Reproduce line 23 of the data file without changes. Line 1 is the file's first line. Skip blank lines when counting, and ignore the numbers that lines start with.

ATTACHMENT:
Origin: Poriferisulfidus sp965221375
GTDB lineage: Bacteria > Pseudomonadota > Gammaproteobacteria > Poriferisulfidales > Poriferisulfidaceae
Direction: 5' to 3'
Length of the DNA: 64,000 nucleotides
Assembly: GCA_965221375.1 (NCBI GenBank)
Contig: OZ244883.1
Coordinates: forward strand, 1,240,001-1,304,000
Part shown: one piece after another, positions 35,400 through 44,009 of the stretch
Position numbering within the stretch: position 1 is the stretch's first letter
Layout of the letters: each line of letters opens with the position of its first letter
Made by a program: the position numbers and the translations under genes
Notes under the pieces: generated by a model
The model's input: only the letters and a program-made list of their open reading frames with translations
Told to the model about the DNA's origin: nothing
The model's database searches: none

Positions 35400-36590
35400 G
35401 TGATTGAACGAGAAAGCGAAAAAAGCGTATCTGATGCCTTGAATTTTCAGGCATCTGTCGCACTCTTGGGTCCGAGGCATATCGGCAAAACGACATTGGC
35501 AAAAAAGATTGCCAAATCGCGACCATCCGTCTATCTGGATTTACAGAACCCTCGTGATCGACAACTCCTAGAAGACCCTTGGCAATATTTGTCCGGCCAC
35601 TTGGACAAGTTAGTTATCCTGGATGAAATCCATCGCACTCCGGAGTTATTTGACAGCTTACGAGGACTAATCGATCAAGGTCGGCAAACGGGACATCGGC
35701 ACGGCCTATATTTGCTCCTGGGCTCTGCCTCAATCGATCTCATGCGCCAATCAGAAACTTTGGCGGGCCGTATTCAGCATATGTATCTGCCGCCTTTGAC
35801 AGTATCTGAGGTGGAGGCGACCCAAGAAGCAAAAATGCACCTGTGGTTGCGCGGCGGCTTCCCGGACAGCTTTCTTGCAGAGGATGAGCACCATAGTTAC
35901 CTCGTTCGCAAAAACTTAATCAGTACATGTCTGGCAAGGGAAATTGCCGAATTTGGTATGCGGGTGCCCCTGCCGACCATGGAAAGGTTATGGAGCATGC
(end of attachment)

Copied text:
35901 CTCGTTCGCAAAAACTTAATCAGTACATGTCTGGCAAGGGAAATTGCCGAATTTGGTATGCGGGTGCCCCTGCCGACCATGGAAAGGTTATGGAGCATGC